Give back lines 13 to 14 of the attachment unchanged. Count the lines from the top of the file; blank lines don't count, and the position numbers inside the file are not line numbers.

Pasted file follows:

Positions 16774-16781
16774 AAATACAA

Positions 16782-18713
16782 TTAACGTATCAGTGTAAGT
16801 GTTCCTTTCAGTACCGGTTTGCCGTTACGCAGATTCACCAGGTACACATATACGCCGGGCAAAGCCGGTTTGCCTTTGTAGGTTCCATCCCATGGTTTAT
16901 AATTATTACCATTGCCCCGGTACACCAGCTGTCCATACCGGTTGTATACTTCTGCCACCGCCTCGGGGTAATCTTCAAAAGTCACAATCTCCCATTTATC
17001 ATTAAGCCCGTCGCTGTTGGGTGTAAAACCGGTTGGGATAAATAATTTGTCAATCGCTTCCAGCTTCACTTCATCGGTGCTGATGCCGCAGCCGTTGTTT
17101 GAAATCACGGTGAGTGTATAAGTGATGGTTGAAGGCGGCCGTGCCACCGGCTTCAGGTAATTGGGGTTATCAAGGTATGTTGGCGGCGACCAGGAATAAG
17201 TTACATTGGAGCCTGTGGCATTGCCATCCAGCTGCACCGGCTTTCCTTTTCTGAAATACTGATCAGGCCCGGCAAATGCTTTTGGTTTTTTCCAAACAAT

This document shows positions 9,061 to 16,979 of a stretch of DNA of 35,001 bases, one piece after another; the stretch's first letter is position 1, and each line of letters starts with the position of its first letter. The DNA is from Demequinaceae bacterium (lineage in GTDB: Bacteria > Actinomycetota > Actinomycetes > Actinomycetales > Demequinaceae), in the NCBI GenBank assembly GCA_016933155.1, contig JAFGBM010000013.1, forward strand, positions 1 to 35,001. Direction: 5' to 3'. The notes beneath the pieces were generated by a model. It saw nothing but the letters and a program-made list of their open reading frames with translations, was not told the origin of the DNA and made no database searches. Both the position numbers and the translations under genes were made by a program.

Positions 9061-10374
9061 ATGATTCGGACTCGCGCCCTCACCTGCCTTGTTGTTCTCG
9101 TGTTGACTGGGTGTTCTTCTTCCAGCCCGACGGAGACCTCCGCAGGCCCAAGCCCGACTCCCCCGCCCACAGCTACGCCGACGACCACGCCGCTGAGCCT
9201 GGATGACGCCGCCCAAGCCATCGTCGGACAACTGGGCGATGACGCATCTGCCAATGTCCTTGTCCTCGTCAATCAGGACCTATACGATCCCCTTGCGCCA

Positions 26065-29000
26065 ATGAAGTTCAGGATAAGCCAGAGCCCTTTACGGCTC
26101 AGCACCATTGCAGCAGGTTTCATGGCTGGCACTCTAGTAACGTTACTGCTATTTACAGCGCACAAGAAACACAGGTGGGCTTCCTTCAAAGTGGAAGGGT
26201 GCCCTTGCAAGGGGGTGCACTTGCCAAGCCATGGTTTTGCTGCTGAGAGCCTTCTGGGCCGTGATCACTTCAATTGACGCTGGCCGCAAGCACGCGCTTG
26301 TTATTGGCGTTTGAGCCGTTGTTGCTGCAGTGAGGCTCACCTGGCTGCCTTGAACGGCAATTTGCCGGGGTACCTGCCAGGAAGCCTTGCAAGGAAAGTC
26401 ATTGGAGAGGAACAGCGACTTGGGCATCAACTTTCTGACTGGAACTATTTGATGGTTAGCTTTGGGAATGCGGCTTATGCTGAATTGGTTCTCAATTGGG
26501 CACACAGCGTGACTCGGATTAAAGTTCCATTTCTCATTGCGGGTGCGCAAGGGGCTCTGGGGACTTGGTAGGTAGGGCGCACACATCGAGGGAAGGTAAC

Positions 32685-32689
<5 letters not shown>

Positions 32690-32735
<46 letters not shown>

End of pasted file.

9101 TGTTGACTGGGTGTTCTTCTTCCAGCCCGACGGAGACCTCCGCAGGCCCAAGCCCGACTCCCCCGCCCACAGCTACGCCGACGACCACGCCGCTGAGCCT
9201 GGATGACGCCGCCCAAGCCATCGTCGGACAACTGGGCGATGACGCATCTGCCAATGTCCTTGTCCTCGTCAATCAGGACCTATACGATCCCCTTGCGCCA